2. Have some software installed and running to use SSH. I use putty/plink, but anything should do.
3. I assume you have been using SSH for years anyway, but nevertheless:
- generate a private/public key pair and install your public key on the server
- if you are foolhardy, use a key without password (I do that, *cough*)
- otherwise, put pageant into the autostart folder, so you have to enter your password once after startup (I am too lazy for that, but I tried, it does work).
- make a putty configuration for your server and enter your private key under SSH --> Auth
- now, for as long as pageant is running after entering your password (or always, if you have none), you should be able to double-click on your session, and a SSH window opens without prompting for a password. That works? Great, because that is what svn needs.
- Now, edit %USERPROFILE%/Application Data/Subversion/config. Uncomment [tunnel] and put in the path to plink.exe. Do make sure you use forward slashes. This is a really nasty stumbling block. Save the config file. Open up code::blocks, enjoy.
"We should forget about small efficiencies, say about 97% of the time: Premature quotation is the root of public humiliation."

Offline mandrav

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Bounty: CVS plugin
« Reply #36 on: July 20, 2005, 01:07:22 pm »
Quote
The second one, too, surprises me, as it should point to TortoiseProc.exe.

I might remember wrongly about this (I don't have your plugin available here).

Quote
If possible, you will not want to use svn+ssh://, but https:// instead. I use plain svn:// at home because it needs zero setup and has zero problems. You just enter your username and password in the checkout dialog and you're fine. Your server is in a DMZ anyway, I assume, so why bother.

Right, but I use svn+ssh mainly for one-time authentication (using pageant). I enter my passphrase once per session, opposing to once on every commit (or whatever).

Quote
But now for wrath, and for glory, and for a red dawn. You do want to use svn+ssh://

Yes, I do :)

To summarize: I have to setup a tunnel manually before using your plugin.
This surprises me a bit. Couldn't you use plink or something to avoid it?
Hmm...

Thanks for the info,
Yiannis.
Be patient!
This bug will be fixed soon...

Offline thomas

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Bounty: CVS plugin
« Reply #37 on: July 20, 2005, 03:10:36 pm »
This is not specific for my plugin. Try running "svn svn+ssh://somewhere checkout" from a cmd prompt. I would be surprised if you could without configuring a tunnel.

Tunnelling for svn is not very well documented anywhere (at least I did not find anything really good), so much of what I am telling you was found out via trial and error. In fact, svn+ssh is the very very worst bit of an otherwise excellent tool in my opinion.
As far as I figured, svn wants to be configured to use plink (or ssh, or whatever) in the [tunnels] section. It then calls plink, telling it what server to connect to, and expects that someone else takes care of the problem.
It then runs svnserve as a local user and takes whatever comes via the tunnel as svnserve's output.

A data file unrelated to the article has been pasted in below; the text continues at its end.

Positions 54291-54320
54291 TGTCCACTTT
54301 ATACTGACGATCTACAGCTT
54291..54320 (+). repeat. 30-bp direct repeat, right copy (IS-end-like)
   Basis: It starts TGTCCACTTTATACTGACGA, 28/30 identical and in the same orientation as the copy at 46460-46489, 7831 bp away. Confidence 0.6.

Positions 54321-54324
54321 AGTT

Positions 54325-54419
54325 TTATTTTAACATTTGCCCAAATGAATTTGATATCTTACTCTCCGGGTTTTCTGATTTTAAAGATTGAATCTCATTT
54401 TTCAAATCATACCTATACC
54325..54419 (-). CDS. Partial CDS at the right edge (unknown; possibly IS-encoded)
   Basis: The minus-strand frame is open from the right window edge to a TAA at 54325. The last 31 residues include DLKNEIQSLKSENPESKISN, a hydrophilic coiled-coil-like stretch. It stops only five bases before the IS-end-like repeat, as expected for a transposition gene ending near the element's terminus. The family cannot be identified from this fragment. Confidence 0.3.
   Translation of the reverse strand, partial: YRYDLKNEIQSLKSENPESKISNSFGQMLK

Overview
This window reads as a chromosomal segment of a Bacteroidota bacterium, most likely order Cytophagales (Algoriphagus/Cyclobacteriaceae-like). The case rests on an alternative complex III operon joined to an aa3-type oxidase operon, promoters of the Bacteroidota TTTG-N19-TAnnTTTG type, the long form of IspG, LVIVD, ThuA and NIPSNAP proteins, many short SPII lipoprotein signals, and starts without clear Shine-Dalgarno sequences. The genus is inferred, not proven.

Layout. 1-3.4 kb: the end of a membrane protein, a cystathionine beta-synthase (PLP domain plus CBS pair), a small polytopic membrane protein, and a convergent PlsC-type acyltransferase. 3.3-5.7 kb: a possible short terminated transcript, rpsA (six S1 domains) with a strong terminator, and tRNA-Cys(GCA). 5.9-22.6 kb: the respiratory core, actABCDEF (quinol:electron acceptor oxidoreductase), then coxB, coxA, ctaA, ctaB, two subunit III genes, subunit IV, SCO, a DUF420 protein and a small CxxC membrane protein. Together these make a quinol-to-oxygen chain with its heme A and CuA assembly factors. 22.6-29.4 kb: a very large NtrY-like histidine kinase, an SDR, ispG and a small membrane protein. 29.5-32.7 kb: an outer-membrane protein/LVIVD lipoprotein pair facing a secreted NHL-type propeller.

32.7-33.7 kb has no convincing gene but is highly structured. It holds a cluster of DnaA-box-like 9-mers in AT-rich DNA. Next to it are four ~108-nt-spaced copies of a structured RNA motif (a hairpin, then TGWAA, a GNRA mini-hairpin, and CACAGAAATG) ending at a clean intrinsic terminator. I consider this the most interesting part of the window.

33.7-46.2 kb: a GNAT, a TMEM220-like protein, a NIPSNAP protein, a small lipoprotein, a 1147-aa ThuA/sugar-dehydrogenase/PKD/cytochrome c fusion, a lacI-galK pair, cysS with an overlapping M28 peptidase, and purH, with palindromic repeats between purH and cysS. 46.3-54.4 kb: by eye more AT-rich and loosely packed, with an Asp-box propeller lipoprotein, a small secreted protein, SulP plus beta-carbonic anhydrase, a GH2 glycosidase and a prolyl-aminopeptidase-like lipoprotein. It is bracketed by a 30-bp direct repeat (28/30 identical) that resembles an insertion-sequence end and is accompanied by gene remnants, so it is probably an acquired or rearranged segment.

Unluckily, plink will send back "Connect as user:", and svn does not care much about that, so it will hang for a minute and eventually time out. Setting the username and password options does not change a thing.

Funnily, the very same thing will work fine from a Linux command line. The ssh program will prompt you for username and password, and there you go. No tunnel to set up, nothing alike. It just works.

The only working solution I see for Windows is to set up a tunnel with pageant (or a non-encrypted key for the courageous).
Well... ok, another solution would be of course using your own SSH tunnel like Tortoise does.
Tortoise uses a "modified" plink program. No idea what exactly is modified, but I guess they built in an interface so Tortoise can prompt you for a password (for every single connection, unluckily). However, writing a custom plink is a little out of the scope for this plugin, I am afraid ;)

One could also think to run "plink svn" instead. That would run svn as a local process on the server. This sure would work, but it would check out your working copy into your home directory on the server rather than piping them through the SSH tunnel, not quite what we want.
"We should forget about small efficiencies, say about 97% of the time: Premature quotation is the root of public humiliation."

Offline rickg22

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Bounty: CVS plugin
« Reply #38 on: July 20, 2005, 03:46:17 pm »
Quote from: thomas

Rick:
No problems with Sourceforge :)
Just CVS is giving me the creeps every time I use it. Using SVN proved straighforward from the first minute, and CVS still makes me think "Darn, where is the manual, this is confusing" quite often.
It is also things like this that drive me crazy:
Code: [Select]
cvs -d :pserver:someone@the.server:/cvsroot/something checkout module -d somedir


O.O You mean you're using COMMANDLINE CVS? :shock:
Then what have i been promoting tortoise for? :?

Anyway, maybe this is a mistake of mine - i thought you COULDN'T upload your project to sourceforge via CVS because of config issues, and you and Mandrav couldn't keep your code in sync because of this.